July 17, 2016
Like most of the future, the impact of self-driving cars on society is tough to fully predict. I mean, who would have guessed a 90s video game would be the franchise to usher in augmented reality to the masses? Not me. But for the self-diving future, plenty of people have taken stabs at guessing what’s in store.
Cars will need to avoid being partly self-driving and be all or nothing instead: Half measures won’t work here. Also, infrastructure will be impacted: We may need fewer or smaller highways since we’ll be able to pack self-driving cars in more without leaving a buffer zone between every bumper. I cited a list of six rules over here, if you’re interested.
But there’s one little-known rule we’ll probably need: An across-the-board ban on self-driving cars without people in them.
Why We Can’t Send Out Cars Without People
At first, this sounds like a dystopian decree: Half the point of a self-driving car is so that you won’t need to be in it. Just think of all the grocery trips you can avoid, once your car will drive itself there and you can download an app to communication with the store’s employees? But if you think a little harder, the flaw becomes obvious: Imagine a world in which everyone’s empty cars are zipping around for a gallon of milk.
Metafilter user Homeboy Trouble, commenting on a thread about self-driving car regulations, offered up the rule alongside a very convincing explanation:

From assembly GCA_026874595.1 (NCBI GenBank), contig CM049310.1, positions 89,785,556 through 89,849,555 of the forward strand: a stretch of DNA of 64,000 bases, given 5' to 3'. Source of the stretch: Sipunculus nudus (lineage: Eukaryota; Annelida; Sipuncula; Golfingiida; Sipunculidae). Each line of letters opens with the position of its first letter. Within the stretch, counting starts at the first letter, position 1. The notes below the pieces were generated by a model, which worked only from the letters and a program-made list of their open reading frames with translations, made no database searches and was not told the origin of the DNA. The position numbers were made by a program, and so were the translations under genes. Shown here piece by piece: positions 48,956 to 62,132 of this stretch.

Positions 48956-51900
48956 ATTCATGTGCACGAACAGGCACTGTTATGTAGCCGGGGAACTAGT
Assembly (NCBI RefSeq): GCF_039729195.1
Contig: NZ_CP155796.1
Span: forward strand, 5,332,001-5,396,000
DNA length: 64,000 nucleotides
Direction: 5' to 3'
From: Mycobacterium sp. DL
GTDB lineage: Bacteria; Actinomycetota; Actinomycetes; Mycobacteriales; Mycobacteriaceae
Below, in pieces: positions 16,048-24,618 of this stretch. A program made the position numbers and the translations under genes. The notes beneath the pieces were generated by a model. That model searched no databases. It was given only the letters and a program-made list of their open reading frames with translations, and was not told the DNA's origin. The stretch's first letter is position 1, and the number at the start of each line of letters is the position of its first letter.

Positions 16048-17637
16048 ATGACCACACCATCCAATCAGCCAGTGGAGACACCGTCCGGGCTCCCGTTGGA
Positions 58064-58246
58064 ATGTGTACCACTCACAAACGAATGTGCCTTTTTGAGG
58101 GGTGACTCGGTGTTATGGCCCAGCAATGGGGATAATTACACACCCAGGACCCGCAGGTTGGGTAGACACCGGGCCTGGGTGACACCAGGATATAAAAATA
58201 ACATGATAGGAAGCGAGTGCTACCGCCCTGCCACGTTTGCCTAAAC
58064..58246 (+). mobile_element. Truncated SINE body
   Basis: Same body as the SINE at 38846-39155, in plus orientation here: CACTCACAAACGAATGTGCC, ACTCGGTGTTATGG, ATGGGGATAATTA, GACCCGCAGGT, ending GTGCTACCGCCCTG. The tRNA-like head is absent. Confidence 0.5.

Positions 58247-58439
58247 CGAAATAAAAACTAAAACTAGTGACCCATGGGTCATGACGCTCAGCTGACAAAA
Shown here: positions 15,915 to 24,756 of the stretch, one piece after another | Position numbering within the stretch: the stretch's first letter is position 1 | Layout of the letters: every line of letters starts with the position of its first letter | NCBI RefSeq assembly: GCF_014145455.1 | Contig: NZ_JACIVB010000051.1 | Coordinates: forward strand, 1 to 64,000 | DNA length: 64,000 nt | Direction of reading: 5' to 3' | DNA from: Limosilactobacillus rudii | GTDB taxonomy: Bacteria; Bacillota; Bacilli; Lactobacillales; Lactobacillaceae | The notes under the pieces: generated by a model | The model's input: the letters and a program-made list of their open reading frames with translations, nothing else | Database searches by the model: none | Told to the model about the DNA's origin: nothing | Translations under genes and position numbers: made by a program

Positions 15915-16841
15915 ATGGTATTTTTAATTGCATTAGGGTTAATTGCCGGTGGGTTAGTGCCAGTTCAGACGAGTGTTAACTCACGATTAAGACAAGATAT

“One of the best policy levers in North America for managing auto use is parking supply and costs, and if cars are allowed to drive themselves empty, then the roads will instantly be clogged with empty cars driving back out of downtown to park at home for free. In somewhere like Manhattan, it would be cheaper to drive to work and then tell your car to just circle the block for eight hours than to pay for parking. Except if even a fraction of people do this, then it’s obviously gridlock.”
With One Exception: Fleet Operations
Plenty of massive operations could benefit from self-driving cars without people in them, and they won’t create the same problems:
“Where autonomous vehicles could provide real benefits is in fleet operations like Uber—they won’t replace all uses of cars (I think most parents like having diapers and Cheerios and Frozen DVDs and the like stashed in their cars, for example), but this is a chance to provide a step towards better multimodal mobility—a car there if it’s needed but not if you can do without. So fleet operation (including transit, obvs.) without passengers makes sense, but if we let individuals drive their own cars empty, we’re creating so much more traffic (and carbon emissions) than we already do, and what we already do is unsustainable and unlivable.”
I can’t see any flaw in the logic here… if self-driving cars take over, the government will almost definitely decree that they need a passenger to be legal.
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